A rising number of people have raised fears that their drinks have been spiked on nights out in Stirling.
People who believe they have been drugged, as well as those with safety concerns following a number of local reports of spiking, have contacted the city’s MSP.
Evelyn Tweed has written to Forth Valley’s divisional commander asking him to take action to “address anxieties”.
It comes as police confirmed they are investigating reports that a woman had her drink spiked in Tingle bar in the city centre on Saturday, October 16.
A friend of the woman posted on social media: “My friend has just been spiked in Tingle (Stirling) went to speak to police about it who told us to put her in a taxi home – love to see that women have to fend for themselves.”
In response, Tingle took to Instagram to say they “are aware of recent media reports of spiking incidents in bars and clubs around Scotland”.
They added: “Guest safety will always be paramount to us and we would like to reassure everyone that our front and back of house areas are fully covered with CCTV and we employ toilet attendants to oversee the parts we cannot monitor.
“We also operate each night with double the recommended SIA accredited stewards and a random search policy to ensure everyone’s safety.”
They added: “In a situation like this we would always encourage you to contact the relevant authorities if you have any concerns. Contrary to recent social media discussions, we have not received any official complaints of this nature.
“We stand ready and willing to help in any way we can.”
Police responded to say: “We would encourage anyone with any concerns around this, or anyone who believes they may have been a victim of drink spiking, to report it to police. All reports will be taken seriously and investigated thoroughly.”
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But Stirling SNP MSP Evelyn Tweed believes this is not an isolated incident after speaking to a number of concerned local people.
She told the Observer: “My office has received pressing concerns from constituents, regarding nightlife safety and spiking incidents in recent weeks.
“I have raised these concerns directly with Police Scotland and have requested further information on the actions they are taking to address these anxieties in Stirling.
“Everyone deserves to enjoy themselves in a safe manner, and businesses have a responsibility for the wellbeing and security of their customers.”
In a letter to Forth Valley police divisional commander, Chief Superintendent Alan Gibson, she said: “I am writing to you to seek swift assistance following a number of reports of drink spiking at a venue in Stirling city centre from concerned constituents on social media.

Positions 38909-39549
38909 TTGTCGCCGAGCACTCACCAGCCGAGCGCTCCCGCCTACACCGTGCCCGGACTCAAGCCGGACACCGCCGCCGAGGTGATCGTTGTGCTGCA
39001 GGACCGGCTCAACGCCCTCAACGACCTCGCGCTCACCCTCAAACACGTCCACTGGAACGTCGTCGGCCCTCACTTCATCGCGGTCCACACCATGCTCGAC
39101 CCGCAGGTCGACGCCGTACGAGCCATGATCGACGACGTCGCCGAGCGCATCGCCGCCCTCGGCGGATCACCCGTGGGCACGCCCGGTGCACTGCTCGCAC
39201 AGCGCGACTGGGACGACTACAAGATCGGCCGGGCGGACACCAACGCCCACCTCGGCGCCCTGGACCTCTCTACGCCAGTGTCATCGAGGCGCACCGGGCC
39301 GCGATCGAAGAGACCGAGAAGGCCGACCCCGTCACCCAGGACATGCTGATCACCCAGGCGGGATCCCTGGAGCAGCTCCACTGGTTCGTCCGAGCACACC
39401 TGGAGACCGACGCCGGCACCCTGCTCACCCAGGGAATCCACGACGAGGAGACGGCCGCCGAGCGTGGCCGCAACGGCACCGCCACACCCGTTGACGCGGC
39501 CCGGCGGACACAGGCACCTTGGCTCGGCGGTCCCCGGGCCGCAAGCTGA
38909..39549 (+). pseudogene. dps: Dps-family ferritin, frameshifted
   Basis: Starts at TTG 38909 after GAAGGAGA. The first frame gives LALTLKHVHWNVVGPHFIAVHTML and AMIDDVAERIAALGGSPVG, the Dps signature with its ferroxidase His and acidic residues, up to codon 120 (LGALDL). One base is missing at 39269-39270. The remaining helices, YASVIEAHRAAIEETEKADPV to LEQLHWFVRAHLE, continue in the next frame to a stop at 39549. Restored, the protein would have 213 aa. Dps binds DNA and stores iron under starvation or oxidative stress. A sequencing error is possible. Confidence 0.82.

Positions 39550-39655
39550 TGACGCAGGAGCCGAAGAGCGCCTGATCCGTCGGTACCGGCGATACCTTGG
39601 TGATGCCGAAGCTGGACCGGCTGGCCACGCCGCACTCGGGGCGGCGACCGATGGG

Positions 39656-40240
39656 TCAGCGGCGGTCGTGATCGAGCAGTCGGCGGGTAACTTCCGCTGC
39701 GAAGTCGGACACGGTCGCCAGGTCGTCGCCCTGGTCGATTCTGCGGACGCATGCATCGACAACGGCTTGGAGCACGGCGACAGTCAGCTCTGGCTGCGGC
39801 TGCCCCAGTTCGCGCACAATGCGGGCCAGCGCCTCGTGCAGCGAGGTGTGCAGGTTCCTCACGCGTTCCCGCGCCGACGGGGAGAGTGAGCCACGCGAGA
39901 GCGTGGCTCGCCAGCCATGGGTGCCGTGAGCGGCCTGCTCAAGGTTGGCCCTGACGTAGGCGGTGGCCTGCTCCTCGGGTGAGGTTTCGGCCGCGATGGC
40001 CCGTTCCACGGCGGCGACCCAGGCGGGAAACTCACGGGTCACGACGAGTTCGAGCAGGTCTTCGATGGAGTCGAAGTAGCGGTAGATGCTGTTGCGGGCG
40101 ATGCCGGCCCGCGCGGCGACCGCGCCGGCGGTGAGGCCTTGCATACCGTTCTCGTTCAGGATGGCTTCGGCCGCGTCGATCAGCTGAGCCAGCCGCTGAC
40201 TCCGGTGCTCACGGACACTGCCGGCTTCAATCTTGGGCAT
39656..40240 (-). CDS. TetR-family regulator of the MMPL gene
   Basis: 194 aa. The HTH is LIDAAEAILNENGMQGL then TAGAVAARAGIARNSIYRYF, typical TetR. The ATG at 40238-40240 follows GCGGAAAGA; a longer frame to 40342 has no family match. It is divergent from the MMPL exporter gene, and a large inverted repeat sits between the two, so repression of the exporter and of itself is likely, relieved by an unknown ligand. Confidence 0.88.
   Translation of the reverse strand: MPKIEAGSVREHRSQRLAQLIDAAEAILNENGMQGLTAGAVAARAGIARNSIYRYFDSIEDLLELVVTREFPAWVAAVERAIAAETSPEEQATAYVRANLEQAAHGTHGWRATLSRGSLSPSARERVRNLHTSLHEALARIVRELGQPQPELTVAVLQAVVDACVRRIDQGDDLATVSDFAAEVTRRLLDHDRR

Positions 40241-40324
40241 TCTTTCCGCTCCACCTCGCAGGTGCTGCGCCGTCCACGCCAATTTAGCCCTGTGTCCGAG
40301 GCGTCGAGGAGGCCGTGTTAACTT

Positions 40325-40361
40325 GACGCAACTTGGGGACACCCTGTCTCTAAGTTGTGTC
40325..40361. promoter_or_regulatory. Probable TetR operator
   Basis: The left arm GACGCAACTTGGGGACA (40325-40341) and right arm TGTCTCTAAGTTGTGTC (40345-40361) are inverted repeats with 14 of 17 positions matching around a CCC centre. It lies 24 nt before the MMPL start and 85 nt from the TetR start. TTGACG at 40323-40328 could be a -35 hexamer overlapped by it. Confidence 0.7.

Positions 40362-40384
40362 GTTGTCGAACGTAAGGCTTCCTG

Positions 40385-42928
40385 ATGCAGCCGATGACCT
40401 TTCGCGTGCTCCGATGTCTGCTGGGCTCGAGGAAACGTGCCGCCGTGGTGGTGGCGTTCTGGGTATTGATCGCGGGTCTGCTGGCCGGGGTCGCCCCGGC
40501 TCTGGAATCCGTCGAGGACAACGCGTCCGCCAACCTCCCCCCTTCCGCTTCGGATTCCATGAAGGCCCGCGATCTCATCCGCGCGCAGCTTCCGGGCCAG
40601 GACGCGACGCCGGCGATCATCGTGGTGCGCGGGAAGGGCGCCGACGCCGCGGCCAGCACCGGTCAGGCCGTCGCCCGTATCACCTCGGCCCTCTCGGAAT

“Can you advise if reports of drink spiking in Stirling have been raised with Police Scotland and if so, what action is being taken to address this matter.
“It appears from initial reports on social media that this may not be a localised issue within my constituency but an issue across Scotland.
“As such, can you advise on any measures Police Scotland can take to raise awareness of this issue?
“I would also ask what guidance is provided for venues, their customers and the general public on what action should be taken if a suspected drink spiking takes place.
“As you will be aware, Stirling has a lively night-time economy on most nights of the week, not just at weekends, and I am keen to ensure that people, particularly young women, are able to enjoy this without fear and in the full knowledge that Police Scotland will support them in the even of an incident unfortunately occurring.”
A spokesman for Police Scotland confirmed they will respond to the letter.
Bannockburn ward Alba councillor Maureen Bennison, who sits on the council’s licensing board, said: “Stirling’s licensed premises should be safe places for anyone who chooses to use them, and these reports are therefore concerning and of the utmost seriousness.
“The behaviour being described here is despicable and will not be tolerated.
“I’ve asked for this matter to be discussed urgently by the licensing board and the police, as I want assurances that all necessary action is being taken to ensure the safety of our licensed premises, especially those where young people gather as in this case.”
If you believe you have been spiked or have any information call police on 101 or 999 in an emergency.